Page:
• Nov 18 2013 11:54 AM
    • by brian
  19. Darien Producer Tackles Complex Topic of Autism...

    August 12, 2013- "Darien Producer Tackles Complex Topic of Autism and Love in New Film"- Will Sullivan is the producer of a new film titled “Jane Wants A Boyfriend,” which tells the story of a girl with autism as she enlists the support of her sister to find a boyfriend. Sullivan claims that the film is based in part on real-life events that occurred while he attended New York University. This is Sullivan’s second film and he met with the girl who is the subject of the film and she has stated that she is very excited that it is getting made.

    • Aug 14 2013 09:35 AM
    • by brian
  20. Social Sabby coming up on Autism Integration Day

    July 22, 2013- "Social Sabby coming up on Autism Integration Day"- Kevin Frederick’s experience as a teacher caused him to realize the great need for programs for children with autism, which led him to create Social Sabby. As part of the program, Frederick conducts a series of group sessions for children with autism at Holy Angles Church three days a week. The 90-minute sessions are split evenly between classroom instruction in social skills and social-recreational instruction in the gym.

    • Jul 23 2013 10:40 AM
    • by brian
  21. Conn. Insurance Mandates May be Felt in New Rates

    July 14, 2013- "Conn. Insurance Mandates May be Felt in New Rates"- Insurance rates for individuals and certain employers are expected to rise once Connecticut’s new health care exchange is up and running. The Connecticut Business Industry Association contends that each new health benefit mandate increase the cost of health insurance, making it less affordable and accessible. Connecticut currently has 27 state-mandated benefits plus an additional five for less-common conditions, which is only second to Maryland, with 28 state-mandated benefits and eight more for rarer conditions.

    *Original article no longer available on source

    • Aug 22 2013 01:23 PM
    • by brian
  22. Black Belt with Autism Inspires New Nonprofit i...

    July 10, 2013- "Black Belt with Autism Inspires New Nonprofit in Westport"- Kyle Derman, a 20-year-old individual with autism, recently earned his adult black belt from Dynamic Martial Arts in Connecticut. Through the teachings of owner Mark Wilkinson, Derman learned skills that are especially difficult for children with autism, like putting sequences together and performing verbal and physical moves at the same time. Derman was Wilkinson’s first special needs student, but during Derman’s training Wilkinson has worked and continues to work with several other students on the spectrum.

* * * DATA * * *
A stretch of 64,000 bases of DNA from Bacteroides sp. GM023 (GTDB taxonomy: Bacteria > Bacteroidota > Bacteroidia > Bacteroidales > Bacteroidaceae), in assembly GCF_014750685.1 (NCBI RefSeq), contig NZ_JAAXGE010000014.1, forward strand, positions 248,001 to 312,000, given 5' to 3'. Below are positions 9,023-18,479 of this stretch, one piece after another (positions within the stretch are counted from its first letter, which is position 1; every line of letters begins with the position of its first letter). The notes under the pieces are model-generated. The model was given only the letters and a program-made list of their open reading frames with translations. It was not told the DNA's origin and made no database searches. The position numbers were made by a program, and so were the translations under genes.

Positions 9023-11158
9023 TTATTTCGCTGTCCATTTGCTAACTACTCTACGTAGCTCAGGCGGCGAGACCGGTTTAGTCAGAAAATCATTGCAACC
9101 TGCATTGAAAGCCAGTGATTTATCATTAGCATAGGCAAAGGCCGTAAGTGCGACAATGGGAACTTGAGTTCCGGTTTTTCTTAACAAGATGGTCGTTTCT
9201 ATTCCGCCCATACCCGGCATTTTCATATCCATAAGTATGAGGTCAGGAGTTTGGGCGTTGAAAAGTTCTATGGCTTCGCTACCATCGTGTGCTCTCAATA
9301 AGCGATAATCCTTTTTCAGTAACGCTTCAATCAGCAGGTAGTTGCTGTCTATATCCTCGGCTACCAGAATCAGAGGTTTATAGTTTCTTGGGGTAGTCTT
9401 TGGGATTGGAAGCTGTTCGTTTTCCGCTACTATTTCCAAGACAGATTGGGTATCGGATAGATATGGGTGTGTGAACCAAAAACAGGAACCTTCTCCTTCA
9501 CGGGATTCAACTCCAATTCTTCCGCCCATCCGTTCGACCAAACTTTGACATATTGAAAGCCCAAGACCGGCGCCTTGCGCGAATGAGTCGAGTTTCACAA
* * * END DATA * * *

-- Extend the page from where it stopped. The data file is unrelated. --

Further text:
• Jul 12 2013 10:20 AM
    • by brian
  23. Autism Center at University of Saint Joseph wil...

    June 18, 2013- "Autism Center at University of Saint Joseph will Expand Services, Bolster Teacher Education, and Create Jobs"-  Governor Dannel P. Malloy of Connecticut has recently announced a $4 million grant to support the construction of the Center for Integrative Education at the University of Saint Joseph. The center will be a 20,000 square foot state-of-the-art facility focused on services for individuals with ASD and support to families, caregivers, practitioners, and educators.

    • Jun 20 2013 09:56 AM
    • by brian
  24. River Street Walks for a Cause Close to their H...

    June 17, 2013- "River Street Walks for a Cause Close to their Heart"- Recently, the CREC community and other advocates participated in the Walk for Autism at Rentschler Field in East Hartford, CT. CREC has managed the River Street School and its program for 40 years and they serve more than 200 hundred students ages three to 21 with a variety of behavioral, communicative, and neurological disorders including ASD.

    • Jun 18 2013 11:11 AM
    • by brian
  25. Wings for Autism Comes to Bradley International...

    June 10, 2013- "Wings for Autism Comes to Bradley International Airport"- Autism Families CONNECTicut (AFC) is hosting an upcoming event known as Wings for Autism, a social learning experience for children and teens with autism. The event encompasses several airlines at Bradley International Airport and participants will be given a chance to simulate what it is like to experience traveling by plane. The social experience simulates the sights, sounds, and activities a child and his or her family encounter from the moment they enter the airport to baggage retrieval, including sitting on the plane. This practice is designed to help children experience what it is like to travel by air without leaving the ground in the hopes of avoiding future situations in which sensory overload might occur.

    • Jun 12 2013 10:17 AM
    • by brian